PING Packet Internet Gopher. A TCP/IP application that sends a message to another computer, waits for a reply, and displays the time the transmission took. This serves to identify what computers are available on the Internet and how long wait-times are.
plain text This is text without extraneous codes that designate font size, font style, et cetera. See ASCII.
plug-in A small piece of software that adds features to already existing, usually large, programs.
pulldown menu A
list of options that "pulls down" when you select a menu at the top
of a window. For example, the File menu in most programs is a pulldown menu
that reveals commands such as open, new, and save.
QBE Query By Example. A search method for databases in which the user fills out the form by following the examples given.
RAM Random Access Memory. Readable and writeable memory that acts as a storage area while the computer is on, and is erased every time the computer is turned off. This memory stores data and helps execute programs while in use.
ROM Read Only Memory. Readable memory that cannot be corrupted by accidental erasure. ROM retains its data when the computer is turned off.
search engine Any of a number of giant databases on the Internet which store data on Web sites and their corresponding URLs. Some popular search engines are Metacrawler, Alta Vista, and Excite.
server A computer or software package that provides a specific service to client software running on other computers. The term can refer to a particular piece of software, such as a WWW server, or to the machine on which the software is running, hence the popular phrase: "The server's down."
shortcuts Key strokes
that enact the same commands available in the menus of a program. They are quicker
and more direct, and usually involve two or three keys depressed simultaneously.
An example is the save shortcut: CTRL + s on a PC or +s
on a Mac. To learn more, click here.
solutions integrator A type of consulting business that helps other businesses integrate new technology into their existing structure. The technology being integrated includes: supply-chain management systems, sales-force automation systems, e-commerce, Internet development telecommunications, computer telephony, etc.
sysop Systems operator. A person responsible for the operations of a computer system or network. Part of such operations are security checks and routine maintenance.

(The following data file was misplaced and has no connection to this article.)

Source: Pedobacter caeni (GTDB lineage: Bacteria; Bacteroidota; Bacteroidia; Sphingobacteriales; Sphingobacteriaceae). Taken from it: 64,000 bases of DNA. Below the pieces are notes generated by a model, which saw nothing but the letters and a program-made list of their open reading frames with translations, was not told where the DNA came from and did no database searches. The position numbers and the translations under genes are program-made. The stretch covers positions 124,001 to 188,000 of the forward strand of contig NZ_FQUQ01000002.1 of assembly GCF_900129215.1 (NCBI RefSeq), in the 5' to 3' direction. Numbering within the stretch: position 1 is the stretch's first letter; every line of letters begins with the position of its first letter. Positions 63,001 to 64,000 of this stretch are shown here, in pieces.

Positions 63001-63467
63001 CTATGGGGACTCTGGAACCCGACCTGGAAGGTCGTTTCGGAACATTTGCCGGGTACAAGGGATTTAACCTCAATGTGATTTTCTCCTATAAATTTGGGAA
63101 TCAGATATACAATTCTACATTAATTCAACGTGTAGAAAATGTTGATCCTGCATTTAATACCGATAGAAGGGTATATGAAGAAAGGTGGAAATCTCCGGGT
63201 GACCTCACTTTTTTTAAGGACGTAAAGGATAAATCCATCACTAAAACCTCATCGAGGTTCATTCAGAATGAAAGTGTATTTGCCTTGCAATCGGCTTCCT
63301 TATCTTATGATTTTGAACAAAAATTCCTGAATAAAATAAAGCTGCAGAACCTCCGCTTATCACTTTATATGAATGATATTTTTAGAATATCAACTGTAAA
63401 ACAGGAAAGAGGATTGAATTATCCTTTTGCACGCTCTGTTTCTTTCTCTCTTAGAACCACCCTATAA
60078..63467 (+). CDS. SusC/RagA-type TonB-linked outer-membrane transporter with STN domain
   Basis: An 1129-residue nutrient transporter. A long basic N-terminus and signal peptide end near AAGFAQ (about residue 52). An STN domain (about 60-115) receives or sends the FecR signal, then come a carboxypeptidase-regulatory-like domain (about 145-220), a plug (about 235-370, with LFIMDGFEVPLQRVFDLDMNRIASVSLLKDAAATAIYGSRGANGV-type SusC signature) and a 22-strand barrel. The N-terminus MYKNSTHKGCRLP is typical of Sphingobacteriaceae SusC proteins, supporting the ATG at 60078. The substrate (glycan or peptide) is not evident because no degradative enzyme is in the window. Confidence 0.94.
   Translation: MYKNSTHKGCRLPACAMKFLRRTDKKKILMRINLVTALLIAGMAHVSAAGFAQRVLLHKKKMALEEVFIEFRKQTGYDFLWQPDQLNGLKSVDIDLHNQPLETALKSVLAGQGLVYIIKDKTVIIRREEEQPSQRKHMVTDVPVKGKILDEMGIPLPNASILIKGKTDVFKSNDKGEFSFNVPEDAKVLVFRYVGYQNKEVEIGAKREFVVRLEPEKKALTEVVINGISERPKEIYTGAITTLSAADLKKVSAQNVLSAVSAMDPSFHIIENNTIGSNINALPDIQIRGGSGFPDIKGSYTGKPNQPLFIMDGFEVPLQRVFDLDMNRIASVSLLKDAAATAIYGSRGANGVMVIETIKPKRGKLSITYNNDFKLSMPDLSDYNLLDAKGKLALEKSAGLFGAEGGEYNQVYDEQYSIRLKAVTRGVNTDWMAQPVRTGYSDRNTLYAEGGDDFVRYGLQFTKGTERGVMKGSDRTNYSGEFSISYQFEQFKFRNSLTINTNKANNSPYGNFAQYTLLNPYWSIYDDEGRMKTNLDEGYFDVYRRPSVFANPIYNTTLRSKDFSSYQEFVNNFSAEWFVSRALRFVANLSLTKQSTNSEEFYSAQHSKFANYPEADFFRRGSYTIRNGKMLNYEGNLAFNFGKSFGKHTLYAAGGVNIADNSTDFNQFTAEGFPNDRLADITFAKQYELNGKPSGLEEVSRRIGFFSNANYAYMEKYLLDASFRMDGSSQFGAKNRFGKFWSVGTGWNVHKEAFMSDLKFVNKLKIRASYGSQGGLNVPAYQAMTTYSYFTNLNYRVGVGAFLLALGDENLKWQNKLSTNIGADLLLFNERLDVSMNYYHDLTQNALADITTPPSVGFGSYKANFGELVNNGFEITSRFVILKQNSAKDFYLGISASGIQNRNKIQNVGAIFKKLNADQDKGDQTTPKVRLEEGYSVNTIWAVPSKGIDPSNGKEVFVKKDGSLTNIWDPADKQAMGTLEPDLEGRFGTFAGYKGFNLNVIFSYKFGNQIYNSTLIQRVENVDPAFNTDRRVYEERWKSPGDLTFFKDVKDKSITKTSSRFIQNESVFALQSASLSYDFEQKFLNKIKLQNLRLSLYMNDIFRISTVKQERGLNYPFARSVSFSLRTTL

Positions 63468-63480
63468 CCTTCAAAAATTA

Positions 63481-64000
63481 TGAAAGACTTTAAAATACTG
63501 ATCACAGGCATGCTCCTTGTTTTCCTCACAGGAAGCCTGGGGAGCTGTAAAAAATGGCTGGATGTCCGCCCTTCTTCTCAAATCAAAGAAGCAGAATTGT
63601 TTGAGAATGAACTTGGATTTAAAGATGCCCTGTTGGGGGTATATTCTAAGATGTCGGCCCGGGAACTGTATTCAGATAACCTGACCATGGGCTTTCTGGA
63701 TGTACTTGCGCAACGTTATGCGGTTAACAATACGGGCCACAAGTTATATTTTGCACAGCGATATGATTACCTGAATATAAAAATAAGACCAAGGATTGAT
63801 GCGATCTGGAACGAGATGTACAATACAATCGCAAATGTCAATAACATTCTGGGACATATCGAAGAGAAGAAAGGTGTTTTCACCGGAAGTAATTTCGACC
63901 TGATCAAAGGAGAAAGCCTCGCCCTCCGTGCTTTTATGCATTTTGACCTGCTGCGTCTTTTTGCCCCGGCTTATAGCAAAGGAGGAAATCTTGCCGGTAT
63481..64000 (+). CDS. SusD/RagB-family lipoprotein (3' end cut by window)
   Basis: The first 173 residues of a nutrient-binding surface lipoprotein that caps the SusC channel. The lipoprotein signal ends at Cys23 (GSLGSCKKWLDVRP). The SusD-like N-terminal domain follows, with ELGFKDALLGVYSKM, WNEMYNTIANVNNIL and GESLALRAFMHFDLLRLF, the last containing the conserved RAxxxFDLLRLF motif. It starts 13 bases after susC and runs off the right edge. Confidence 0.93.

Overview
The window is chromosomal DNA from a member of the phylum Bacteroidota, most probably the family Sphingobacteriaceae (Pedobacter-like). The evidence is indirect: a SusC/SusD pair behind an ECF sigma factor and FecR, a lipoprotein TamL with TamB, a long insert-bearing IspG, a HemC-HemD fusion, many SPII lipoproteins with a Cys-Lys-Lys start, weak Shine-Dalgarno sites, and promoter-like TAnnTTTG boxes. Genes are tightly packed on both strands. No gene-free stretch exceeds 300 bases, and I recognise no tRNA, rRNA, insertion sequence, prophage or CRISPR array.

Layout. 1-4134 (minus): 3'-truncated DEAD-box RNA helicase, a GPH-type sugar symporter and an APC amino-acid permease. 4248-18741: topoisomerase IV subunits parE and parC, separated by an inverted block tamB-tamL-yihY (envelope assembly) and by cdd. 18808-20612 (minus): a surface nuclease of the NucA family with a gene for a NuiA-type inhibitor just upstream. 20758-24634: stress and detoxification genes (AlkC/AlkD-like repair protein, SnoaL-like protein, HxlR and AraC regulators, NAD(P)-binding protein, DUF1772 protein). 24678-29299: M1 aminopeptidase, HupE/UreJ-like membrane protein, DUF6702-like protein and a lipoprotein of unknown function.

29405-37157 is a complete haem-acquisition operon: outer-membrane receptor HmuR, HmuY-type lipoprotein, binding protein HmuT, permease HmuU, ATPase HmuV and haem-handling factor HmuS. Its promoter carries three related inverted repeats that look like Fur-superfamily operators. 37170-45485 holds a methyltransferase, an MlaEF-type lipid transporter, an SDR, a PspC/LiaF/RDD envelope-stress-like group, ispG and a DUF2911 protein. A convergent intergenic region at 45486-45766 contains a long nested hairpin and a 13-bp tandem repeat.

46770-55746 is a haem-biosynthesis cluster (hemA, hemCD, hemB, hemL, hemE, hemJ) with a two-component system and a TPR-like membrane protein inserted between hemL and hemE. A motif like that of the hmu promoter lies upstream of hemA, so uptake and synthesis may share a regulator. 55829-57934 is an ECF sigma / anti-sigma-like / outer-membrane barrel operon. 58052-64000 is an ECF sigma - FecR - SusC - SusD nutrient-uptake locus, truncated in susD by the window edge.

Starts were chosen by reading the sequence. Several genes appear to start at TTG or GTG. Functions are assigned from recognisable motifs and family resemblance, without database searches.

T-1 One of the fastest leased-line connections used for the Internet. It is capable of transmitting data at roughly 1.5 million bits per second, still not fast enough for full-screen, full-motion video.
TCP/IP Transmission Control Protocol/Internet Protocol. The programming protocols invented by individuals in the U.S. Department of Defense to carry messages around the Internet.
technology The application of scientific discoveries to the development and improvement of goods and services that ideally improve the life of humans and their environment. Such goods and services include materials, machinery, and processes that improve production or solve problems. In schools, technology ranges from pencils, books, and furniture to lighting, transportation, computers, and more. Most common references in schools imply computing or computer-related programs.
UNIX A multi-user operating system that was used to create most of the programs and protocols that built the Internet.
URL Uniform Resource Locators. This is the address of any given site on the Internet. The URL of this site is: http://www.4teachers.org/glossary/index.shtml
VGA Virtual Graphics Array. This standard video graphics adapter was created by IBM and has been since improved in Super VGA, which generally supports "true color" or 16.8 million colors.
virtual With regard to memory,
virtual refers to temporarily storing information on the hard drive. Virtual
memory is controlled automatically by the operating
WAIS Wide Area Information Server. A software system intended to search large database servers on the Web, and then rank the findings or hits.
WAN Wide Area Network. This network connects several computer so they can share files and sometimes equipment, as well as exchange e-mail. A wide area network connects computers across a large geographic area, such as a city, state, or country. The World Wide Web is a WAN.
The software used to produce documents, such as letters, posters, reports, and
syllabi. Common word processors used in schools are MS Works, MS Word, or ClarisWorks.
WYSIWYG What You See Is What You Get. Monitor output that closely resembles the printed output. Most software now offers WYSIWYG options, like "print preview."
XModem A file transfer protocol for modems in which data is sent from the Internet to the PC without acknowledgment from the PC.
YMMV E-mail and chat abbreviation for "your mileage may vary," indicating that your results may vary.
zipped files Zipped files are files that are compressed and must be "unzipped" to be read. Zipped files download faster because they are smaller than an uncompressed equivalent.